week's best films

The Weekend Australian - Review - - Television - Ed­die Cock­rell

free to air

Shaun of the Dead (MA15+) Sun­day, 9.30pm, Eleven Kon-Tiki (M) Satur­day, 8.30pm, SBS Foxy Brown (MA15+) Satur­day, 11.10pm, SBS Two

The closer it is to Hal­loween, the greater the num­ber of hor­ror films air­ing across the view­ing spec­trum.

One of the fresh­est re­cent wrin­kles on the genre is di­rec­tor Edgar Wright’s hy­per­ac­tive, very funny and piv­otal 2004 zom­bie com­edy Shaun of the Dead (Sun­day, 9.30pm, Eleven). Every­man slacker Si­mon Pegg plays the put-upon hero, fran­ti­cally try­ing to save his friends and fam­ily from the un­dead in mod­ern Lon­don.

From 1954 to 1979, Amer­i­can In­ter­na­tional Pic­tures was the gold stan­dard of ex­ploita­tion films, aim­ing its wares squarely at the bur­geon­ing new teenage mar­ket. From the youth re­bel­lion movies of the 1950s, to the beach pic­tures and Edgar Allan Poe adap­ta­tions of the 60s and hor­ror of the 70s, AIP was the hot­house for such up­com­ing tal­ent as Roger Cor­man, Fran­cis Ford Cop­pola and Martin Scors­ese.

By the early 70s, AIP had iden­ti­fied a new niche of young ur­ban African Amer­i­cans, and Blax­ploita­tion was born. A handy quadru­ple fea­ture serves as a primer for the genre in the form of the hor­ror land­mark Blac­ula (Satur­day, 9.30pm, SBS Two), the ac­tion dou­ble fea­ture of ac­tor Pam Grier, Foxy Brown (Satur­day, 11.10pm, SBS Two) and Coffy (Satur­day, 12.50am), and the cli­mac­tic air­ing of the rel­a­tively ob­scure yet highly cher­ished voodoo zom­bie queen saga Sugar Hill (Satur­day, 2.25am, SBS Two).

These films con­tinue to in­flu­ence di­rec­tors to­day. Quentin Tarantino was inspired by the proac­tive, as­sertive lead char­ac­ter in the Grier films to build his best film to date, Jackie Brown, as a show­case to the ac­tor.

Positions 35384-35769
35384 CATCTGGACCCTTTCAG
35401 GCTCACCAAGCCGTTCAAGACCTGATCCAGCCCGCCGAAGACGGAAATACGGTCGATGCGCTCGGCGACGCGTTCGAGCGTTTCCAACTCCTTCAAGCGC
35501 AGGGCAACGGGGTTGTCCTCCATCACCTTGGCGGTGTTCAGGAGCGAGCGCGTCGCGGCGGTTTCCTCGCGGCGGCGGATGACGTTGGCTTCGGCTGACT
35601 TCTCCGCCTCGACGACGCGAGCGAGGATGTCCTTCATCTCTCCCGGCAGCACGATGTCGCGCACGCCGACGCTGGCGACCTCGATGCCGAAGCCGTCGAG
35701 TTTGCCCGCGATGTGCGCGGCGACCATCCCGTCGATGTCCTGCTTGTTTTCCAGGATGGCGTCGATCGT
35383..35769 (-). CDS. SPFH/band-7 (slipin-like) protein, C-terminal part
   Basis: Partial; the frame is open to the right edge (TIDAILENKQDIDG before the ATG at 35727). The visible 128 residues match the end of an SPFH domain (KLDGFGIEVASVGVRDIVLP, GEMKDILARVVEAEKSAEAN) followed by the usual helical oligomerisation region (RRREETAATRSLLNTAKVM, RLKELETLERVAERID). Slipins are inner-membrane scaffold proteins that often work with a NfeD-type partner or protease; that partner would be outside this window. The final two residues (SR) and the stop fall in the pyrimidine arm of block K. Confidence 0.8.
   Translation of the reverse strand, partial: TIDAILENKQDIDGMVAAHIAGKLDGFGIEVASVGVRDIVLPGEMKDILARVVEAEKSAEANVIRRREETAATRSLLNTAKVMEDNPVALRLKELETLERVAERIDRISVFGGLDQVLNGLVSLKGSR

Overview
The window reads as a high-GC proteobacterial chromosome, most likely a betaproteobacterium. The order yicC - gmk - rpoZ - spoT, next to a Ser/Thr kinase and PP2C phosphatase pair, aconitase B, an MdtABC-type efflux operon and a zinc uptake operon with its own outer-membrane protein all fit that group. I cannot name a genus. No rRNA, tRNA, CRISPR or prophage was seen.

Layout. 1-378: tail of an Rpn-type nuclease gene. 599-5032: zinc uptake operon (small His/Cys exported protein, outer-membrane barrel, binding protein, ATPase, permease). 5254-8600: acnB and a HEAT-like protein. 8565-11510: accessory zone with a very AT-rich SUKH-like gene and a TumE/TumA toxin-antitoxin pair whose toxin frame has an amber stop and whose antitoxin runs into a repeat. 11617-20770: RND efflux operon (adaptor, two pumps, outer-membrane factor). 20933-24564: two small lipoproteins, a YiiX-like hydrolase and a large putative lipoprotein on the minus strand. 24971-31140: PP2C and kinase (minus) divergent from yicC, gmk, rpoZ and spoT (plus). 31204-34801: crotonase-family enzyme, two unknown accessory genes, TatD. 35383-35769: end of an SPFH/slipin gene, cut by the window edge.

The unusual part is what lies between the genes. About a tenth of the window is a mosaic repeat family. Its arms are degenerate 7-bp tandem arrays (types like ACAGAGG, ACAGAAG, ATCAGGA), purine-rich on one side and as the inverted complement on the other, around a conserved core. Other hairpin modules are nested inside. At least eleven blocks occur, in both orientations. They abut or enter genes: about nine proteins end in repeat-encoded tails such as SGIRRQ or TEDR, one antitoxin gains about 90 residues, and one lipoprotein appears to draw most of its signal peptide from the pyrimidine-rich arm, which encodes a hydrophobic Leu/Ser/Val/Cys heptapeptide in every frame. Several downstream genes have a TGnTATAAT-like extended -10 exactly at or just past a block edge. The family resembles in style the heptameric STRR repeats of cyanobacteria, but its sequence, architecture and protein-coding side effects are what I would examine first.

Though per­haps not quite as af­fect­ing as the book on which it is based, the largely gore-free loom­ing ten­sion and Queens­land lo­ca­tions (sub­sti­tut­ing for Mexico) are rea­son enough to see the 2008 hor­ror thriller The Ru­ins (Mon­day, 8.30pm, SBS Two).

Two young cou­ples stum­ble across a Mayan ruin cursed by killer vines. Scott Smith adapted his own novel; his ear­lier book A Sim­ple Plan was made into a fine 1998 thriller by di­rec­tor Sam Raimi.

Cleans­ing the palate of genre af­ter­taste, one of the most rous­ing re­cent high seas ad­ven­tures is the 2012 Bri­tish-Nor­we­gian-Dan­ish-Ger­man co­pro­duc­tion Kon-Tiki (Satur­day, 8.30pm, SBS).

This im­pec­ca­bly crafted film is based on an­thro­pol­o­gist Thor Hey­er­dahl’s 1947 jour­ney across the Pa­cific Ocean on a balsa wood raft with five mates in tow to prove Poly­ne­sians ar­rived from the Amer­i­cas.

The 1950 doc­u­men­tary he made about the jour­ney won an Os­car, and here di­rec­tors Joachim Roen­ning and Espen Sand­berg weave fan­tas­ti­cal yet dis­crete vis­ual ef­fects into the hu­man drama to recre­ate the epic drama of one ex­plorer and his un­shak­able vi­sion.

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